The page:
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Hot Springs tweaks proposal on short-term rentals

by David Showers | May 9, 2021 at 3:42 a.m.

HOT SPRINGS -- The latest draft of an ordinance for regulating short-term residential rental businesses in Hot Springs would require a conditional-use permit for operation in the city's five residential zoning designations.

Applications for conditional use are submitted to the Hot Springs Planning Commission, which stipulates conditions that have to be followed if a proposed use is not permitted in a zoning district.

"It's a use that the code says is allowed in a given zoned district but subject to conditions that planning commission puts together to ameliorate any difficulties that might be caused by that use in that place," Planning and Development Director Kathy Sellman told the board recently. "Typically, we're looking at the exterior of a structure: parking, lighting, signs, landscaping."

Conditional-use permits granted by the Planning Commission can be appealed to the city board. An appeal of a conditional-use permit allowing a Linden Street group living facility to increase its maximum number of residents is on the agenda of the board's business meeting Tuesday night.

City Attorney Brian Albright said conditional-use permits wouldn't be required for short-term rentals licensed before May 30, the start of the more than four-month moratorium on short-term rental licenses established by an ordinance the board adopted in March.

The city hopes to present short-term rental regulations for ratification at the board's May 18 business meeting. Adopting an ordinance enshrining the regulations would render the moratorium moot, as the pause was intended to give the city time to develop a regulatory scheme for a business practice that's assumed a growing share of the area's lodging portfolio. The city's tourism agency said more than 1,000 are in Garland County.

The March 2 ordinance that established the pause prohibited short-term rentals from operating without a business license, established an annual tax of $50 per bed and defined short-term rentals as accommodations offered for periods of less than 30 days.

"If they have a license, they're lawfully operating now," Albright told the board. "They're considered a preexisting, nonconforming lawful use. They will not need a conditional-use permit to continue to operate."

The initial draft of regulations presented to the board last month capped short-term rentals in residential zoning districts at 1,000. City directors proposed lowering it to 700 or making it a percentage of zoned property in the city.

"An aggregate number is easier for us to manage," City Manager Bill Burrough told the board. "My concern when we start talking about caps is trying to cap a district or a street or a zone. That's almost impossible for us to manage."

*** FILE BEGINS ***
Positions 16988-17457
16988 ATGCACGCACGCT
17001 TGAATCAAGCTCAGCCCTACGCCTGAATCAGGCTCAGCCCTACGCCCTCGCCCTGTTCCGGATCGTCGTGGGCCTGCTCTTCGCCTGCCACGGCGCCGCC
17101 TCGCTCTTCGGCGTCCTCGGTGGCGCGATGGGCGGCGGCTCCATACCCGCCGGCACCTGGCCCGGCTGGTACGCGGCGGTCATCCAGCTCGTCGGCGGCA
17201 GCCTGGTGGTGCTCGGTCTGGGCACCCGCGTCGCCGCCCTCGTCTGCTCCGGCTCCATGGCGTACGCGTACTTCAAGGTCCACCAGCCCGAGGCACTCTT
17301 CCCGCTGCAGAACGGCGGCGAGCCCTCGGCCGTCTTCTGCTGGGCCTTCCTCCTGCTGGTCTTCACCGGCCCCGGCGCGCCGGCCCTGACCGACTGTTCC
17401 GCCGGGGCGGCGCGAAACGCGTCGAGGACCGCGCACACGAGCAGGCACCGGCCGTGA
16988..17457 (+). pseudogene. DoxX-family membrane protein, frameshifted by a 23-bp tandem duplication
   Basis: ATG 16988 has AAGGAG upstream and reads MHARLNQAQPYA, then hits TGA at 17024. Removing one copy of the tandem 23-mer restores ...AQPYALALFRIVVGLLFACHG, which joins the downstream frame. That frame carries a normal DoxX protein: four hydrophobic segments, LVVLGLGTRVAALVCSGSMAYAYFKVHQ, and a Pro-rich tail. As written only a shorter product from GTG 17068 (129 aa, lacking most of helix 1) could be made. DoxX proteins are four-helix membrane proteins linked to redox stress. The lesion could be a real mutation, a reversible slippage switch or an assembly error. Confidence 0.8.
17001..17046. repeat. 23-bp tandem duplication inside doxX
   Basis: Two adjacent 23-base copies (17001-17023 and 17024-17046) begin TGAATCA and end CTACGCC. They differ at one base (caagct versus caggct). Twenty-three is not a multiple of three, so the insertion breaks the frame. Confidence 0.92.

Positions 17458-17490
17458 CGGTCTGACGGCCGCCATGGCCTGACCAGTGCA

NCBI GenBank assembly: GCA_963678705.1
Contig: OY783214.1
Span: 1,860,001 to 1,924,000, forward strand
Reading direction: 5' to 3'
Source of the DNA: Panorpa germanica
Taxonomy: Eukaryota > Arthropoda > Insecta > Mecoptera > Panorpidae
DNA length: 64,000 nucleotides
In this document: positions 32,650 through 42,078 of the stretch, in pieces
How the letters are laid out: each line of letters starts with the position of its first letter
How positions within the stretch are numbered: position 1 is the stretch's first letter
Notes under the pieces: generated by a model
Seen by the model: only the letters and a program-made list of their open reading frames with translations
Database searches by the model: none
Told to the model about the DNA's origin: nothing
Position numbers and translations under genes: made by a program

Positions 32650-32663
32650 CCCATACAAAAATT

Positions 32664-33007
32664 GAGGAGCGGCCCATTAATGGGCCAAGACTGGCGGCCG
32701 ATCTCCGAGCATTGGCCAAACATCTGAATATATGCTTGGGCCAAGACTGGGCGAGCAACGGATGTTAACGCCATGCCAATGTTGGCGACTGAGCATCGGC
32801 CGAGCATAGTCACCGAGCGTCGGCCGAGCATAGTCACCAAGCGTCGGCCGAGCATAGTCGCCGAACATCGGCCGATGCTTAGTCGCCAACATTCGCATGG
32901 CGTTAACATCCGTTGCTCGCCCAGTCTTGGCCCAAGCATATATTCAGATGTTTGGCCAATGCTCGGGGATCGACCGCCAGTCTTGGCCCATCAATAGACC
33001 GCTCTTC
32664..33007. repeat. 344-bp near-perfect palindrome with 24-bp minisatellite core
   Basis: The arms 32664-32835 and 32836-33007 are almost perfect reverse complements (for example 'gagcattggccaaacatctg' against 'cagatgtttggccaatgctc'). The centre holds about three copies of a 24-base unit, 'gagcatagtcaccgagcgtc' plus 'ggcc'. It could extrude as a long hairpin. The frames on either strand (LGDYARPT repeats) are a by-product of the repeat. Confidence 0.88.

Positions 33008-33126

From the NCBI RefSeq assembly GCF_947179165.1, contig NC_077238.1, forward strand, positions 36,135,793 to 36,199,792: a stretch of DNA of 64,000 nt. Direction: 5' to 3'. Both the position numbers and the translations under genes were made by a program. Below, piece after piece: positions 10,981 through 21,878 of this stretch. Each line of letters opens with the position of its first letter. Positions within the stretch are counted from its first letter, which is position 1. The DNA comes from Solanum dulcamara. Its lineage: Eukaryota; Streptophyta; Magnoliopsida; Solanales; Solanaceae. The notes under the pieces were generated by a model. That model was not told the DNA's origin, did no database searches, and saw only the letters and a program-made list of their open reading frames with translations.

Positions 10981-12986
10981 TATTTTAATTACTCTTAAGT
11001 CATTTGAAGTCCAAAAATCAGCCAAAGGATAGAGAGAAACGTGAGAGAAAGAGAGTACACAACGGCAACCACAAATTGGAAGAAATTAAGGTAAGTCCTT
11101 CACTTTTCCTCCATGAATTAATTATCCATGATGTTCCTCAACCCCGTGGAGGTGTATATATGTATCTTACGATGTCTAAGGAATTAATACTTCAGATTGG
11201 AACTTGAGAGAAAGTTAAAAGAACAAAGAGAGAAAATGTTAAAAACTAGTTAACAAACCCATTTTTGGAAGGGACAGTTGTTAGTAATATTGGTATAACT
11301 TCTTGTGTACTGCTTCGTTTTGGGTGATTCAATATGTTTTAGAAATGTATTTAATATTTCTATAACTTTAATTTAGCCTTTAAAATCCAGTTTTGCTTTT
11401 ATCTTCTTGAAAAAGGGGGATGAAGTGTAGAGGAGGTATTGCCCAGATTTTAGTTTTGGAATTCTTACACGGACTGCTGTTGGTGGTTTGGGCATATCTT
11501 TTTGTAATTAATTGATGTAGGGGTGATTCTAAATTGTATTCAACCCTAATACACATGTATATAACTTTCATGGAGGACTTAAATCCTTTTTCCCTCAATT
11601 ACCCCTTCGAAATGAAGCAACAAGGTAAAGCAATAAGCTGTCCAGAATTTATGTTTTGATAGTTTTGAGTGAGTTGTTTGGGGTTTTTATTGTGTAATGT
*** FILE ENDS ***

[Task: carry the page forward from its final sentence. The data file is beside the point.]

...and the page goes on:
The city has said market forces will confine the majority of short-term rentals to certain areas. Visitors are primarily looking for accommodations near Lake Hamilton, Oaklawn Racing Casino Resort and the Northwoods Urban Forest Park, the city said.

Burrough said requiring short-term rentals to apply to the Planning Commission for a conditional-use permit will have a limiting effect.

"If you keep the conditional use, if that remains in here, that's probably something that's going to be more of a factor on that than the cap," he told the board.

Previous drafts limited overnight guests to one person per 200 square feet of living space or two people per bedroom plus one, whichever is greater. The latter is the standard used by the U.S. Department of Housing and Urban Development. The latest draft included an option for two per bedroom plus two, meaning a three-bedroom short-term rental would have an overnight occupancy limit of eight.

"You're going to get a lot of pushback on that," Albright, referring to occupancy caps of two per bedroom, told the board. "Be prepared. There's a lot of bunk room places out there."

The latest draft also defined bedroom as a "habitable room meeting the requirements of the International Residential Code."

Off-street parking of one space per 800 square feet of living space included in earlier drafts remained in the revised version presented last week. Earlier versions exempted short-term rentals licensed prior to May 30, but the latest draft narrowed the exemption to short-term rentals that don't have a driveway or alleyway and are incapable of accommodating a driveway because of "topographical impediments."

Short-term rentals that fit that criteria and are licensed before May 30 would be exempted from the off-street parking requirement.

Previous drafts didn't require property inspections for renewal of short-term rental licenses, only that access be provided upon request by the city and that applicants affirm that their property is code-compliant. The updated draft requires annual inspections, an addition ensuring short-term rentals licensed before May 30 are subjected to the same scrutiny as those licensed after May 30.

The March 2 ordinance didn't include an inspection requirement, effectively allowing short-term rentals licensed before May 30 to operate without ever being inspected.


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